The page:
I can remember the moment it first crossed my mind that I might be an introvert.
It was my 25th birthday, and I was hiding under my covers in the middle of the day in the flat I shared with my boyfriend (now husband).
“This,” I thought to myself as I shoved in my earplugs despite the flat being empty, “this right here is not the behavior of someone who thrives on social contact.” We’d had friends over for my birthday lunch—close friends, whom I loved dearly—but, as usual, once my visitors had left, I’d felt a desperate need to be alone. In the dark. In complete silence. So Steve took himself off to the gym as I took to our bed to recharge.
“Perhaps other people don’t need to do this,” I considered, lying completely naked beneath cool sheets in an effort to lower my temperature. It increases the moment a guest arrives. My skin turns pink when someone steps through the front door and glows ever more brightly throughout their stay until I’m positively fluorescent by the time they leave. That day had been worse than usual—the double whammy of birthday pressure and making lunch for 10 guests in our tiny flat had sent me radioactive. For the last hour of my party, I was counting down the minutes until I could retire to my bedroom to stabilize. That’s how it feels—like I need solitude to normalize, to feel myself again.
“Perhaps other people remain a perfectly ordinary temperature in company,” I mused in the darkness, fanning my pits. “Perhaps they even enjoy their own birthday parties. Maybe they like making small talk? Maybe other people don’t hide in the fruit aisle when they see an acquaintance in the supermarket? Perhaps they EMERGE FROM THE BANANAS TO SEEK OUT CONVERSATION?”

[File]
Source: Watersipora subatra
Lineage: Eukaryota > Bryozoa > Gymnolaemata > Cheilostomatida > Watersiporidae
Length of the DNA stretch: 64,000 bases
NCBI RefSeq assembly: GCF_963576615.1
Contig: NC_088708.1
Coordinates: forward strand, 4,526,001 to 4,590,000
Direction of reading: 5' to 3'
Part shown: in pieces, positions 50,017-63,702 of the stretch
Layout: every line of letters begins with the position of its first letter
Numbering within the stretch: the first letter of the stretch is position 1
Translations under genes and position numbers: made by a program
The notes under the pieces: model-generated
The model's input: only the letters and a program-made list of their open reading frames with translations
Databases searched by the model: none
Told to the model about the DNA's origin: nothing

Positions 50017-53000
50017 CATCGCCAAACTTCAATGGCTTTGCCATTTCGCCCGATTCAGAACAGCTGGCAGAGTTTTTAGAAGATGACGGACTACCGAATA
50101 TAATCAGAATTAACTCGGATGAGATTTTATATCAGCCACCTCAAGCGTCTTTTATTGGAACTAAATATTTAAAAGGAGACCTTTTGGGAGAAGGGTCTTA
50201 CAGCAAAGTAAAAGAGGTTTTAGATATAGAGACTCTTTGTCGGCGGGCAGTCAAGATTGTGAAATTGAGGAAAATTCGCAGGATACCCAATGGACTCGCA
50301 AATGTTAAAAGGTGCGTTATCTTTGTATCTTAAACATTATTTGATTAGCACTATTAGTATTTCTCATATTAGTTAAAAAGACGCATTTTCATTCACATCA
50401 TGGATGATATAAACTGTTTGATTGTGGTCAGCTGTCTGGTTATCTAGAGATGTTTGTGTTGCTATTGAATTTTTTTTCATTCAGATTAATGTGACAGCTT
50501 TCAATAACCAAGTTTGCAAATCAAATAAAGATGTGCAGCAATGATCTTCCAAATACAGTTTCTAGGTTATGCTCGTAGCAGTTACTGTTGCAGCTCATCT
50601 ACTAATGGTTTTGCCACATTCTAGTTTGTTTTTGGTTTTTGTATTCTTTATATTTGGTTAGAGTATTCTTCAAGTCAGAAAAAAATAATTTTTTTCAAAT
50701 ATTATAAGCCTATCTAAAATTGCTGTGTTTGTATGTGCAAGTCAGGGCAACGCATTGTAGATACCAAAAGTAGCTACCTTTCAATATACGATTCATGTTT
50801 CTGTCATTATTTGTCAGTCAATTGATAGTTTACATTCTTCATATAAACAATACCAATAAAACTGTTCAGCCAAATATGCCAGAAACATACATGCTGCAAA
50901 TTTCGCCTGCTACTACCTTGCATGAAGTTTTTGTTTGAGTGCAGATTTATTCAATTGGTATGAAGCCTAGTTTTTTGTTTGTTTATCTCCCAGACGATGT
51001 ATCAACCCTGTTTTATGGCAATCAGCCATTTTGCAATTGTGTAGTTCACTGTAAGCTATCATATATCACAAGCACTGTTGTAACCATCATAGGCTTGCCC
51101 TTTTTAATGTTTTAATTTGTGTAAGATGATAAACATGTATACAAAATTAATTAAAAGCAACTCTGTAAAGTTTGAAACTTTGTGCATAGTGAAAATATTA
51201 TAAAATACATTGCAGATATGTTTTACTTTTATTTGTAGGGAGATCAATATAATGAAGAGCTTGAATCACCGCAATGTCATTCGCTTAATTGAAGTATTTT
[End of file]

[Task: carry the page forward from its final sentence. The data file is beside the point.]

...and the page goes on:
I chortled to myself at such a bizarre concept before dismissing the idea as ludicrous. Other people were no different. We all found socializing stressful. We all took refuge among the raspberries. Or so I continued to tell myself for another five years.
I was desperate to be an outgoing, gregarious, and uninhibited extrovert, and I could find evidence to support my case. I loved performing on stage. I was happy to stand up at book festivals and talk about my novels. I could hold my own at a dinner party, and I invited people over to my house all the time. Never mind that I was apprehensive about it for hours beforehand and had to hide under the duvet once my visitors had left. When people were right there in front of me, I was a pretty decent host. And that’s what counted, right?
It was the same at school. Secretly, I preferred to stay in and read than go to any sort of party, but—boy, oh boy—once I was AT the party, I was FUN. I made quite sure of it. I didn’t feel as if I had a choice. So yes, I flirted and danced and chatted with the best of them, though my voice didn’t carry as well as other people’s, and I always felt as if I had to yell over the music to make myself heard. The effort was tiring, and my head often throbbed while I pretended to laugh at a joke I’d missed because my brain was floating above the scene, analyzing it, telling me what to do next to appear more sociable. I was rarely caught up in the moment; that happened at home, with my stories, either reading or writing them. Fiction felt more real to me because in some way my social life was a lie.